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Publication numberUS5796786 A
Publication typeGrant
Application numberUS 08/733,569
Publication dateAug 18, 1998
Filing dateOct 18, 1996
Priority dateOct 18, 1995
Fee statusPaid
Also published asCN1079619C, CN1154027A, DE69633969D1, EP0769364A2, EP0769364A3, EP0769364B1
Publication number08733569, 733569, US 5796786 A, US 5796786A, US-A-5796786, US5796786 A, US5796786A
InventorsMyeong-Hwan Lee
Original AssigneeSamsung Electronics Co., Ltd.
Export CitationBiBTeX, EndNote, RefMan
External Links: USPTO, USPTO Assignment, Espacenet
Phase error detecting method and phase tracking loop circuit
US 5796786 A
Abstract
A phase error detecting method is applied to a VSB receiver or a QAM receiver. Q-channel data is recovered by digitally filtering transmitted I-channel data, and the phases of the I-channel data and the Q-channel data are corrected according to a fed-back phase error. A decided I-channel level value is chosen approximating the phase-corrected I-channel data among predetermined reference I-channel level values. A phase error value for the received data is obtained by subtracting the decided I-channel level value from the phase-corrected I-channel data, and multiplying the sign of the difference by the difference itself, and applying a weight value from a predetermined weighting function to the phase error value weighted phase error value is fed back to be used for phase correction of received data. Thus, the reliability of phase error detection can be increased by use of the weighting function.
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Claims(18)
What is claimed is:
1. A phase error detecting method in a communication device of a digital VSB modulation system, comprising the steps of:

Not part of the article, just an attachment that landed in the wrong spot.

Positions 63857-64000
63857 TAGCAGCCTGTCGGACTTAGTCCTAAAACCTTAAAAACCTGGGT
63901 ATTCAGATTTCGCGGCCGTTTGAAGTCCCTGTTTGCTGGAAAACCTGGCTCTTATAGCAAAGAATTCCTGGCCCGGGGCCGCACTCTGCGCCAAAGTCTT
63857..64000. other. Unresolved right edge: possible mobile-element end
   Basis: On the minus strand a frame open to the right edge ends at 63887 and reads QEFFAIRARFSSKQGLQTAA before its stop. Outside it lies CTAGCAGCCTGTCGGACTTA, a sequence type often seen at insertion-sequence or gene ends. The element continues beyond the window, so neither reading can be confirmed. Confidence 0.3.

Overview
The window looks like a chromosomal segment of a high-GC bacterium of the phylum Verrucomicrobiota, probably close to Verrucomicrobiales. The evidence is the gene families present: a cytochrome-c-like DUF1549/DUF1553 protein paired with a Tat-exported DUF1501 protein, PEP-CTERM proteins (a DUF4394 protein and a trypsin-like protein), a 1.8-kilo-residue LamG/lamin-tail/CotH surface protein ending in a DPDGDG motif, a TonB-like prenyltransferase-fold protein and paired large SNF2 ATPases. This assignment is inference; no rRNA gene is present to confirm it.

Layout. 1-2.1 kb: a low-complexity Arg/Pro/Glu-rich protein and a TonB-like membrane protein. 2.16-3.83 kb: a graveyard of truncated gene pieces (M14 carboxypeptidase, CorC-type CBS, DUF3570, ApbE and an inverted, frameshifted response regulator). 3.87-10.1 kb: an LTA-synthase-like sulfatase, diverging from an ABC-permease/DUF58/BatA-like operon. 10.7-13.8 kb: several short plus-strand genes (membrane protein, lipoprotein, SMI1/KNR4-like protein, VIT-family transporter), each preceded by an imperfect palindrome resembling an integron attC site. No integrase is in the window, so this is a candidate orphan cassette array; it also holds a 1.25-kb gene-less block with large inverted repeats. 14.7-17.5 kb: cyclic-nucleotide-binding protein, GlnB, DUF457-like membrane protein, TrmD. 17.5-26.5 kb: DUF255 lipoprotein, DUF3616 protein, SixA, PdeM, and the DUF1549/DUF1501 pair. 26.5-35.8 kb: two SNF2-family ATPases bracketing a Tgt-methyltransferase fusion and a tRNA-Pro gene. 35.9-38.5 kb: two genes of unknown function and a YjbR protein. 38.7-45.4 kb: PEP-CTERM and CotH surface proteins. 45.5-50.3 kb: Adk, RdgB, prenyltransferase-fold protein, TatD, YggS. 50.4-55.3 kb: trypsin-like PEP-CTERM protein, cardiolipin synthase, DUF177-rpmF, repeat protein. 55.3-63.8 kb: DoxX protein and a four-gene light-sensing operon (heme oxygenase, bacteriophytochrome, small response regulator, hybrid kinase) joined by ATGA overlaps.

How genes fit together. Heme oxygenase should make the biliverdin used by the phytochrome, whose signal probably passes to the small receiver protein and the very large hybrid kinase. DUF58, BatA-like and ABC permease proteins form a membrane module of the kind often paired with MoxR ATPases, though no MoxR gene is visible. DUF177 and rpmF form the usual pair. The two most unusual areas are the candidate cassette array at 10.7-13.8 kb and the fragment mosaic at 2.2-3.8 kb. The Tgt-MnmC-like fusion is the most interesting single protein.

(a) recovering Q-channel data by digitally filtering transmitted I-channel data;
(b) correcting the phases of said I-channel data and said Q-channel data by a predetermined weighted phase error value to produce phase-corrected I-channel data and phase corrected Q-channel data;
(c) deciding an I-channel level value closest to the phase-corrected I-channel data among predetermined I-channel level values;
(d) obtaining a phase error value by subtracting the decided I-channel level value from said phase-corrected I-channel data, and multiplying the subtracted result by the sign of said phase-corrected Q-channel data; and
(e) multiplying said phase error value by a weight value according to a predetermined weighting function W(I) to produce a weighted phase error value, and feeding back said weighted phase error value for use in step (b).
2. The phase error detecting method as claimed in claim 1, wherein said weighting function W(I) in said step (e) is expressed by the following equation:
W(I)=1-|I-I|=1-(I-I)·sgn(I-I)
where I is a decided value and I is said phase-corrected I-channel data.
3. The phase error detecting method as claimed in claim 1, wherein said weighting function W(I) in said step (e) is expressed by the following equation: ##EQU12## where k is a real number between 0 and 1, I is a decided value, I is said phase-corrected I-channel data, and ΔI is an adjustable threshold value.
4. The phase error detecting method as claimed in claim 1, wherein said weighting function W(I) in said step (e) is expressed by the following equation: ##EQU13## where k is a real number between 0 and 1, I is a decided value, I is said phase-corrected I-channel data, and ΔI is an adjustable threshold value.
5. The phase error detecting method as claimed in claim 1, wherein said step (e) comprises the steps of:
(e1) obtaining the reliability of decision using a training sequence included in said transmitted I-channel data;